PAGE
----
Breathing Problems of Newborn Puppies
During life in moms belly, fetal respiration in developing puppies takes place courtesy of blood-gas exchanges with the placenta.
The lungs are not yet in use and there is very little blood flow to them. The day when puppies are born though, the blood/gas exchange from the placenta is suddenly interrupted once the umbilical cord is separated. This interruption leads to a temporary deficiency of oxygen known as hypoxia.
Fortunately, a reflex contraction of the chest muscles jumpstarts these pups breathing, drawing air into the lungs. Soon, the puppies are moving and loudly crying.
Not always though things go as planned. Some newborn puppies may struggle to breathe or they may breathe normally at first but develop breathing problems later on.
Signs suggestive of trouble breathing in newborn puppies include the puppys chest and belly expanding more than normal, open mouth breathing or breathing with the neck and head stretched out. Other signs of trouble are noisy, rattling, or raspy breathing, gasping for air and an abnormal breathing rate compared to the other puppies. If your the puppy is not responsive, getting cold and the gums have assumed a pale or blue tint, these are signs of an emergency.
How do I help my struggling newborn puppy?
Part 2 of 2: Caring For a Weak or Neglected Puppy
How to Give a Newborn Puppy CPR
As seen, whether you can save a newborn puppy that isnt breathing will depend on a variety of factors, but its always worth trying though. It is not unheard of a few apparently stillborn puppies to respond to the efforts of resuscitation. The below method of resuscitation along with shaking a puppy as described above has revived several listless puppies who werent breathing.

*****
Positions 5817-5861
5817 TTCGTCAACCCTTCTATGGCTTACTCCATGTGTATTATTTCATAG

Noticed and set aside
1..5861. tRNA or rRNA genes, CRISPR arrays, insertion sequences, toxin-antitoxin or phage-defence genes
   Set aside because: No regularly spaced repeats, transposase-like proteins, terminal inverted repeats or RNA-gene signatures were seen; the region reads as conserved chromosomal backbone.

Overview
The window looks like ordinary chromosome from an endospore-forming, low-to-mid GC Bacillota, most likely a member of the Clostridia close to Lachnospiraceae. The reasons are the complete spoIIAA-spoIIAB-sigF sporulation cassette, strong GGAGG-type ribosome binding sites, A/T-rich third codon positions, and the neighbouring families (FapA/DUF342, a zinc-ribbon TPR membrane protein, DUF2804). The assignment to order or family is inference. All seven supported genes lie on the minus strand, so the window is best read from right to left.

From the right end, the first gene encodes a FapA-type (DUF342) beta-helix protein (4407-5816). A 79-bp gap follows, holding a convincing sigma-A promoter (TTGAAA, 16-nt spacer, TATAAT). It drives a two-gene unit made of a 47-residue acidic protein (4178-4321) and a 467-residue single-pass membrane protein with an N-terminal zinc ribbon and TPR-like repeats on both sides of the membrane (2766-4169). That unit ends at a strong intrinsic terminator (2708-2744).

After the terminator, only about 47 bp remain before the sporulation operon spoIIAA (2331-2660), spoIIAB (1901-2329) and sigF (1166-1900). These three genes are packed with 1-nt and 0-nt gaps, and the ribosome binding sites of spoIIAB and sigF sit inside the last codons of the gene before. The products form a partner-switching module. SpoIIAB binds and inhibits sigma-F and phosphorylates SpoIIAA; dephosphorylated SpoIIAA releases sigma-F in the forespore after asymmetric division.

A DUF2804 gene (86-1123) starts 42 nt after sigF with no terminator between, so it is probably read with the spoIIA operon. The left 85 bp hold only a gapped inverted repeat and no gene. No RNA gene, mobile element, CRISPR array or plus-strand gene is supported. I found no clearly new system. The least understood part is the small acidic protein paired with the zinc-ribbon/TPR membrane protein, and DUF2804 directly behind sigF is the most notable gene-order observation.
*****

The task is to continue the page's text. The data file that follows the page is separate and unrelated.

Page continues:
Now a word of caution is needed here: never blow air into the mouth of a puppy who is gurgling and never blow air into a puppys nose and mouth before it has been shaken and had fluids removed! These actions will only force the amniotic fluid into the lungs causing potential asphyxiation! The puppy basically drowns in its own fluids.
Administer CPR only after you have using the bulb syringe and shaking-down method several times so that you have cleared the airways as much as possible as these airways must be clear before you can perform CPR. Heres a brief guide on how to do CPR in a newborn puppy.
Wrap your hand around your pups chest with the fingertips in contact with the ribcage right below the elbow. Pump your fingers in rapid 2 to 3 pumps for the purpose of stimulating the heart and expel any oxygen in the pups lungs. These “finger compressions” are basically the equivalent of the chest compressions used in human CPR.
Next, immediately put the puppy’s nose and mouth into your mouth so that no air will escape. Gently blow 2-3 very small breaths into the puppy’s mouth and nose. Use caution: if you exhale your full breath, you can burst the puppy’s lungs, as it is still very small and developing. Do not blow air that you have purposely exhaled, simply use your cheeks to gently push air into the lungs. Give 4 breathes, then do a rep of finger compressions, until the puppy starts breathing again. Keep repeating this sequence several times, for as long as 20-30 minutes.
Check every five minutes that the puppy’s heart is beating. Keep trying, giving breaths and checking the heartbeat for 20 minutes. In newborn puppies, the pulse can be found just under the puppy’s front leg armpits. Gums that start getting pink rather than white or blue is promising. When the puppy begins to breathe again, simulate the mother’s tongue by rubbing the puppy briskly with a towel or cloth and patting the back.
How do you know if a newborn puppy can’t breathe?
- Nasal discharge.
- Tiring easily.
- Labored breathing.
- Increased heart rate.
- Blue-tinged mucous membranes.